Is divorce in UAE valid in home country?

 

Is divorce in UAE valid in home country?

Dubai - "At the time of commencement of the divorce case filed before Dubai courts by me, my wife was residing with me in the UAE. However, she chooses not to attend the proceedings before Dubai courts."

By Ashish Mehta

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Published: Fri 13 May 2016, 6:28 PM

I am an Indian, Hindu by religion, married for 15 years and have two minor children from my marriage. I had filed for divorce and custody of my children at Dubai Courts. At the time of commencement of the divorce and custody case filed before Dubai courts by me, my wife was residing with me in the UAE. However, she chooses not to attend the proceedings before Dubai courts. In 2013, Dubai Courts pronounced an ex parte judgement in my favour granting divorce and custody of children to me. Prior to the issuance of the judgment, my wife left to India and filed a new divorce case and another case for custody of children before Indian courts. Please let me know if the ex parte judgement pronounced by a UAE (foreign) Court is valid in India.
It is understood that your wife was residing in the UAE at the time you filed for divorce and custody of your children before Dubai courts but she was never notified by the Dubai courts about the case and accordingly she never appeared before the Dubai Court and subsequently moved back to India.

UAE Personal Law
The Personal Status Law permits the parties to choose the application of their personal law of their home country in their petition. This is in accordance with Article 1 (2) of the aforementioned law states: The provisions of this law shall apply to citizens of the United Arab Emirates State unless non-Muslims as they have special provisions applicable to their community or confession. The provisions shall equally apply to non-citizens unless one of them asks for the application of their home country's law.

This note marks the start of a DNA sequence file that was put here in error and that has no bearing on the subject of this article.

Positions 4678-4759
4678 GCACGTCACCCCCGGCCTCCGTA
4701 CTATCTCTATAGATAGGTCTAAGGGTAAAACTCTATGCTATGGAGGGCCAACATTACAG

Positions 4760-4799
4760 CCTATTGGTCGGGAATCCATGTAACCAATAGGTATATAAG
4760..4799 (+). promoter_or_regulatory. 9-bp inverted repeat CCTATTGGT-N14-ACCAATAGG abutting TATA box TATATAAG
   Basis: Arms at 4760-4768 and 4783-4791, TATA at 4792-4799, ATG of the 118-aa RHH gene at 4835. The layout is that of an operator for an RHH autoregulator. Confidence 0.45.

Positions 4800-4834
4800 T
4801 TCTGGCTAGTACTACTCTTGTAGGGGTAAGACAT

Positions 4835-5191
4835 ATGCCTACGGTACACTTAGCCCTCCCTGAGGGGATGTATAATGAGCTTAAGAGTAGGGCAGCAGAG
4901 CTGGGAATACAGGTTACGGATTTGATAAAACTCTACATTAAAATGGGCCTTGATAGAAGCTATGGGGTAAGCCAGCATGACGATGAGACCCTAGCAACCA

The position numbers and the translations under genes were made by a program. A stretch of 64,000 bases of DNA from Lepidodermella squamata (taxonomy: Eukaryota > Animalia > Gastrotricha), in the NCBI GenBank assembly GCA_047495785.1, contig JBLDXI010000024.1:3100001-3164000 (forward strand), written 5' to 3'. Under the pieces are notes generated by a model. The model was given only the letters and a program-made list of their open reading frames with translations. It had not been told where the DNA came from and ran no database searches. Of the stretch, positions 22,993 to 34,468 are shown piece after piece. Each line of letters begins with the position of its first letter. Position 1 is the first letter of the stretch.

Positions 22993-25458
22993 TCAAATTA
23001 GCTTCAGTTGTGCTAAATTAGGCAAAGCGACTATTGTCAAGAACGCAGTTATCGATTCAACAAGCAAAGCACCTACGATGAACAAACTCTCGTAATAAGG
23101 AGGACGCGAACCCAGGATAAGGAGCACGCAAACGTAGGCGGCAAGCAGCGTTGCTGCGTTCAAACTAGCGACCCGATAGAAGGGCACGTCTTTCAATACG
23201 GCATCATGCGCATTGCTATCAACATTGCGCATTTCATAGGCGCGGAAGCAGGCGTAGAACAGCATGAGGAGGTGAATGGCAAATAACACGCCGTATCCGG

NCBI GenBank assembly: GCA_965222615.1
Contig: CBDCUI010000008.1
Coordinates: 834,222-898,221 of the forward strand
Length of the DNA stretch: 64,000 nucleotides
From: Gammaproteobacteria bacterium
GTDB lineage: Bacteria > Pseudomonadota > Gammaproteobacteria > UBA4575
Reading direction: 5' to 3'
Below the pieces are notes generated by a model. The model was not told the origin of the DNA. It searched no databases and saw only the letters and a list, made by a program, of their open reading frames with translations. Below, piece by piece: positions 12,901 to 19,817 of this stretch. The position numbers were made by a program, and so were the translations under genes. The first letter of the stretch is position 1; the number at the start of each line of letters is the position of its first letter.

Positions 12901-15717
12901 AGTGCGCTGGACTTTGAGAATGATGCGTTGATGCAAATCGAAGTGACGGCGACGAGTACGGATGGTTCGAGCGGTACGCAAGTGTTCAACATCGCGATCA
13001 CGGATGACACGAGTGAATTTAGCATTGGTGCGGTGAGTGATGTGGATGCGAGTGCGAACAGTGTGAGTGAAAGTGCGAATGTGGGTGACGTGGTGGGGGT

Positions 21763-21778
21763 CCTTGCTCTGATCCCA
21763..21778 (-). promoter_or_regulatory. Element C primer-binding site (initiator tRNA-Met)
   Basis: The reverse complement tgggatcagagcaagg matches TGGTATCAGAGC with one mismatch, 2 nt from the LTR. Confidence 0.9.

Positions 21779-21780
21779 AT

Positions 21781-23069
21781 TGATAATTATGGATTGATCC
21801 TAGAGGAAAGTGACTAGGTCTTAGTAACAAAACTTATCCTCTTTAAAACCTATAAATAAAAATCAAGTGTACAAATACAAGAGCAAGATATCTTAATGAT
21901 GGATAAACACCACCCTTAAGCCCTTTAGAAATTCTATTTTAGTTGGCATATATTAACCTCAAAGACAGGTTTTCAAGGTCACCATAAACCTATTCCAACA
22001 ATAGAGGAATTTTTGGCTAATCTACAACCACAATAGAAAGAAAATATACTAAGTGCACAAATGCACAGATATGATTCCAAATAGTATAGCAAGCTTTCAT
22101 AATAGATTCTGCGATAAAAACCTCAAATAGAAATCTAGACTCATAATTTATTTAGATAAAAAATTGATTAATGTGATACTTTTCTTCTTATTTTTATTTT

If is further understood your wife has filed two separate cases in India, one being for divorce and another seeking custody of the children.
Pursuant to your question, a foreign national can file for divorce and custody of children in the UAE as per Federal Law No. 28 of 2005 regarding Personal Status ('Personal Status Law').
The Personal Status Law permits the parties to choose the application of their personal law of their home country in their petition. This is in accordance with Article 1 (2) of the aforementioned law states: "The provisions of this law shall apply to citizens of the United Arab Emirates unless non-Muslims as they have special provisions applicable to their community or confession. The provisions shall equally apply to non-citizens unless one of them asks for the application of their home country's law."
Therefore in accordance with the aforementioned provision of Personal Status Law, you were within your rights to seek application of your Personal Status Law by Dubai Courts.
Since you are an Indian and Hindu by religion we assume that the provisions of Hindu Marriage Act of 1955 of India were applied by the Dubai Courts for granting the decree of divorce and custody of children. But since the order issued by Dubai courts is an ex parte judgement (in absentia of your wife), your wife may object to the judgment issued by Dubai courts as it was pronounced in absentia of one of the parties to the case on the basis that the party in absentia did not get a fair chance to defend and put forward her defence against you in the case filed by you.